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Sally Marsh to make 51st hootenanny season her last

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Sally Marsh holds a gift from a fan to mark her 50th year of leading the Hootenanny at Allegany State Park. Marsh said this season will be her final.

By Rick Miller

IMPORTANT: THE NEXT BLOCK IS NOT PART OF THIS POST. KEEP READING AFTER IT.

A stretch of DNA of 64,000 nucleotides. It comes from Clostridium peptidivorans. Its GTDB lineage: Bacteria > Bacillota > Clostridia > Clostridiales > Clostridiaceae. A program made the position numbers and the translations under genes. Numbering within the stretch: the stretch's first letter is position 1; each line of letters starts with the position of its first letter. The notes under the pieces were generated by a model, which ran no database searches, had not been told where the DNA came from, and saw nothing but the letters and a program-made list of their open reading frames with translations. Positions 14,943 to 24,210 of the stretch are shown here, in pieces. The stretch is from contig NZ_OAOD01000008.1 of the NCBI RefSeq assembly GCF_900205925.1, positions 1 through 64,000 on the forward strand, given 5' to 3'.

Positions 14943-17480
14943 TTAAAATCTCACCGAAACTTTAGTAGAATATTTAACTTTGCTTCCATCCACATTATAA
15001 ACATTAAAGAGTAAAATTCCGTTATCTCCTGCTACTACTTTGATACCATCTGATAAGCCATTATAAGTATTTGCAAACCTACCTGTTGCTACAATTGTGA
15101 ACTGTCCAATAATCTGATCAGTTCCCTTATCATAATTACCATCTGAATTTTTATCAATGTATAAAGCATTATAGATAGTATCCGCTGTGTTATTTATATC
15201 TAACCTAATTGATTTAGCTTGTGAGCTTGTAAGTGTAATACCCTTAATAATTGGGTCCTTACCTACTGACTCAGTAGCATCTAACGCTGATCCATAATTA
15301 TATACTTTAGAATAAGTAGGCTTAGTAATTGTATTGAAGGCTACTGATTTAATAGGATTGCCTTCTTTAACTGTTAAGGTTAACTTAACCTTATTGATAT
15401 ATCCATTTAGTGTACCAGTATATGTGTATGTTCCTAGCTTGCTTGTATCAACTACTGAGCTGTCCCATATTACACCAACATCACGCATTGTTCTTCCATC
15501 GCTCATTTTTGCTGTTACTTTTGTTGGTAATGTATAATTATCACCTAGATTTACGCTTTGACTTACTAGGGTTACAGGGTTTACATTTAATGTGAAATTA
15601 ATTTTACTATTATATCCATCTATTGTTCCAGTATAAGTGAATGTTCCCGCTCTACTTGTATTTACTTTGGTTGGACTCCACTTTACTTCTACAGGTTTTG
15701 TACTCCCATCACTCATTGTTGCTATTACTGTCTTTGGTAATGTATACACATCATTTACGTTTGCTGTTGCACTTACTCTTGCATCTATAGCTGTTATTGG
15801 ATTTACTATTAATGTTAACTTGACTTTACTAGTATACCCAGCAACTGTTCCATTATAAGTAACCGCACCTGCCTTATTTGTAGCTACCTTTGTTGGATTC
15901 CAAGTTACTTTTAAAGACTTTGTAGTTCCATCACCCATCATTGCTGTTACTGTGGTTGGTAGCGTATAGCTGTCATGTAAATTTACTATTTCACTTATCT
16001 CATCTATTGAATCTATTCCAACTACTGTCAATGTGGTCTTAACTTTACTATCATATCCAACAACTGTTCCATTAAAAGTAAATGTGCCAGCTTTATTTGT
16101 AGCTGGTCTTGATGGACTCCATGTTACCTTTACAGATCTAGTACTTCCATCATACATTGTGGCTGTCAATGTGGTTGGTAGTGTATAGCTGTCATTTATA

Sally Marsh has just one more hootenanny season left in her.For 49 years, she held a Thursday night hootenanny in Allegany State park — mostly the Quaker Amphitheater.The 2020 season, would have been her 50th, but it was canceled due to COVID-19. When it looked like the state park might postpone the 2021 season over COVID again, the Seneca Nation Cultural Museum offered to let Sally have their amphitheater in Salamanca for two nights a week to celebrate her 50th year anniversary of the hootenanny she started in the early 1970s with Page Martin.She took the museum up on their offer last year and plans to do so again this year for the last hootenanny this season.It will be the last one she leads.“Thank you everyone for your messages about the hootenanny this summer,” Marsh said in a recent Facebook posting.“So I thought I would officially announce my ‘Farewell Summer of the Hoots.’ I decided this summer after 51 years to call it quits. One of the hardest decisions I’ve ever made because of all the love and support I have had for 50 years,” Marsh said.“And thanks to the generosity (of the Seneca Museum) and unanimously voting for me to come back. My final Hoot season will be at the Seneca Nation Cultural Museum Amphitheater in Salamanca like last summer,” she said.“I completely understand those who will be disappointed it’s not at Allegany. But honestly, to be treated so kindly and to be appreciated last summer, it was an easy decision for me,” she wrote.“Hoots will be on Thursday nights beginning June 30 through Sept. 1. We will have entertainment beginning at 7 p.m., with the Hoot at 8 o’clock,” Marsh said.“Thank you everyone from the bottom of my heart for going on 51 years of wonderful memories with all of you. I couldn’t have done it without you.”Marsh said she plans to bring back the song sheets she used to use at the Quaker Amphitheater. “It will bring back some nostalgia,” she said.“It has to end some time,” Marsh said of the hootenanny. “It’s been 51 summers of my life. It’s been so joyful. I can‘t tell you how much joy this has brought me. I cried all the way home after the last show last year. I’m very grateful to the Seneca Nation for showing their appreciation.”Marsh said, “I feel like a part of a lot of people’s families. It’s not really over for me. I put some thought into the last year. I couldn’t be luckier.“It will be sad this summer,” she said. “Last year my song was ‘I Did It My Way,’ and this year I’m going to sing ‘Thanks For The Memories.’”Sally was 17 when it all started. “I’ve got so many stories,” she said. She has raised thousands of dollars at her hootenannies over the years for hundreds of underprivileged children and needy families at Christmas time.“I’ve got a lot of helpers,” Marsh said. One woman has made more than 100 blankets. Another makes afghans. In addition to the raffles, her helpers also sell trinkets for the kids to raise money.Her fans keep track of her on Sally’s Hootenanny Facebook page. Her friend, Patrick Crants of Mt. Jewett, Pa., has posted thousands of photos from the Hoots at the Quaker Amphitheater and the Seneca Cultural Museum Amphitheater. Someone is smiling in each of the photos.“Fifty-one is a good number,” said Marsh. “Maybe it’s time, but there are some things I want to do yet.”A lot of Allegany State Park visitors drove down Interstate 86 to the Seneca Cultural Museum to hear Sally and participate in the hootenannies. Others came from Salamanca, Little Valley and Olean.“We have different singers to start the night,” she said. “And with the big dance floor, the kids can dance the night away. I’m looking forward to doing this one more time.”